12. Students learn about the physical characteristics and behavior of light.
1. Through lectures, field trips, demonstrations, critiques, assignments and the creation of final portfolios, the student will explore some of the technical and aesthetic qualities of black and white photography.
2. Students will explore the quality of light, the organization of visual elements as well as the emotional and intellectual impact of photography.
3. Through critiques and personal guidance, the student will work on developing a personal vision and produce a cohesive body of work. This body of work will constitute the final student portfolio.
4. Students will be introduced to the history of photography and will be exposed to contemporary exhibiting photographers.
5. Students will fine-tune their camera control and exposure development techniques. The Zone system will be introduced.
6. Students will be introduced to various printing techniques to facilitate the making of a fine art photographic print.
7. Students will be introduced to various alternative photographic processes.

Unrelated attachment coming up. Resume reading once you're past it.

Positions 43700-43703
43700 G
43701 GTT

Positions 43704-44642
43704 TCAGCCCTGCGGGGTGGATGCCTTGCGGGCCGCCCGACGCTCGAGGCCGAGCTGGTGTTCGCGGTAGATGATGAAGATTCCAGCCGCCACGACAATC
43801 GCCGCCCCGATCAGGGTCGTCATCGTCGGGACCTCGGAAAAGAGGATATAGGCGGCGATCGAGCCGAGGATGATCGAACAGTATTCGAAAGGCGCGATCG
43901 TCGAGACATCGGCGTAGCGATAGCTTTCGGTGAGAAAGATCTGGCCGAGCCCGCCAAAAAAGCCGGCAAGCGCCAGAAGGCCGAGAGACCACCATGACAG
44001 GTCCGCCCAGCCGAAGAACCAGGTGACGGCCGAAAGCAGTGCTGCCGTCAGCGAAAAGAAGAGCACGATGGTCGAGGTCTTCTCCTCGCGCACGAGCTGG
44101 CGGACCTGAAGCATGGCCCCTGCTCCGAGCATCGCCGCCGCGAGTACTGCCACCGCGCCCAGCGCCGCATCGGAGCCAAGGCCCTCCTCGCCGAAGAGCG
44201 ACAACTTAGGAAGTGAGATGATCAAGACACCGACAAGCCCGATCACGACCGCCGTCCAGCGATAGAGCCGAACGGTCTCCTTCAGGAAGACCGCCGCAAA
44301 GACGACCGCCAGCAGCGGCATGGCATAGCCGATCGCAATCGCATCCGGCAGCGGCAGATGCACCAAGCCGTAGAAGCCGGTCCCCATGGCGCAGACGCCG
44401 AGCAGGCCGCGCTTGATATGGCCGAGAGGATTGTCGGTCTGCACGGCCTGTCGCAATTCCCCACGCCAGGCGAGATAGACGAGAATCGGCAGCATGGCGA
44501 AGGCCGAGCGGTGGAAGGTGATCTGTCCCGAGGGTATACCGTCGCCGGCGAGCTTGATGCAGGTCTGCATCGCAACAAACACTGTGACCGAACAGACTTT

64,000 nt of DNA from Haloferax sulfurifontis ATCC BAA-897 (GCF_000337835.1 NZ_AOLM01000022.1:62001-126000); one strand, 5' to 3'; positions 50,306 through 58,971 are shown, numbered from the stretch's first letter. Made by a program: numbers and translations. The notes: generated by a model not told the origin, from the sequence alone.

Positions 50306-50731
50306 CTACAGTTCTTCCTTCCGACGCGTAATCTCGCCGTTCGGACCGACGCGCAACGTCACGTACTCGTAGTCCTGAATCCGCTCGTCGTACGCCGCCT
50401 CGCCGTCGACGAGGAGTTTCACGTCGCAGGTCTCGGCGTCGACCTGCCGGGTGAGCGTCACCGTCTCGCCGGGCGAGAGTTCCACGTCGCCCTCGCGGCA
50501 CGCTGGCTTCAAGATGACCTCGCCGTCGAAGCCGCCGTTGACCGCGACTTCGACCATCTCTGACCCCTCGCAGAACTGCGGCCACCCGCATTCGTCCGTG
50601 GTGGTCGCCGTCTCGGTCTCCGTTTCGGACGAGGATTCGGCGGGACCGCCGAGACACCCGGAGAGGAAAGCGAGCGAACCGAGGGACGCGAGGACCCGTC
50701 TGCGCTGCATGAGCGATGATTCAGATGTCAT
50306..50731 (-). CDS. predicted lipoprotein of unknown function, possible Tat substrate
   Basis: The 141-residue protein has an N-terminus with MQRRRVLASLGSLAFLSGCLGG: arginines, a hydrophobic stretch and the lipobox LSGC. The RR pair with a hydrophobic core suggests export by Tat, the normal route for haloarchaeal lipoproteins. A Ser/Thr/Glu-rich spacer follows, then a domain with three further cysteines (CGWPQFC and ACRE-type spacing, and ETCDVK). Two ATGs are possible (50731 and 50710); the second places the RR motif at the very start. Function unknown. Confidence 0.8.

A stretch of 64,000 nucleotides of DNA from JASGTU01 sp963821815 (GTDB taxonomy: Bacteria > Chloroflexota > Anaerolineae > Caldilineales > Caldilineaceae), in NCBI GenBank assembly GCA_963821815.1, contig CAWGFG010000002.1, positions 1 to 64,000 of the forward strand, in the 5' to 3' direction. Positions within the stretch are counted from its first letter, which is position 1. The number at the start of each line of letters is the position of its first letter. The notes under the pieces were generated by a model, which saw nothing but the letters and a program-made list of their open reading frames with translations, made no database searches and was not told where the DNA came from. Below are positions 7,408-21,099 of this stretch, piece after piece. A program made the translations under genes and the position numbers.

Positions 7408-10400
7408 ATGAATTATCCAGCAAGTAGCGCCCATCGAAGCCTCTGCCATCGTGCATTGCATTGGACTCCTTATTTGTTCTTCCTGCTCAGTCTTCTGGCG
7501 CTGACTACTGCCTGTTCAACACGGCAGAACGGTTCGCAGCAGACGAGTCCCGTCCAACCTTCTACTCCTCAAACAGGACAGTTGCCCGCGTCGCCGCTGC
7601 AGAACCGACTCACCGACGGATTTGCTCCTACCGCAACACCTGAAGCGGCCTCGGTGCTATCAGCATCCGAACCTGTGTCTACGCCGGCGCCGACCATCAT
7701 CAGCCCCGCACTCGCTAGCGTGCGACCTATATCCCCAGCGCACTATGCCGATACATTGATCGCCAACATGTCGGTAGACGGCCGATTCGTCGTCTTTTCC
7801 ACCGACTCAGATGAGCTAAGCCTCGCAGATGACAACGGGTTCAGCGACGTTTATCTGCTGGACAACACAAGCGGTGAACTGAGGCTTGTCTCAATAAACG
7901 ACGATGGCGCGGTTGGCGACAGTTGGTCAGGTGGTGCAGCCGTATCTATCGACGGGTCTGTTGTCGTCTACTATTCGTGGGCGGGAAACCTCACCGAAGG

Assessment of Outcome Objectives
The course grade will be determined by the completion and the quality of all work assigned to the student. The instructor assesses the student’s competence in the handling of a variety of media, the student’s successful solution and prompt completion of the problem assigned (perceptual awareness, innovative solutions, aesthetic sensibility, and disciplined work habits) as well as the student’s participation and cooperation in class including critiques, group projects, and regular attendance. The student assembles the semesters’ projects in a professionally presented portfolio. The instructor will grade each project and the average of these grades will determine the grade for the semester.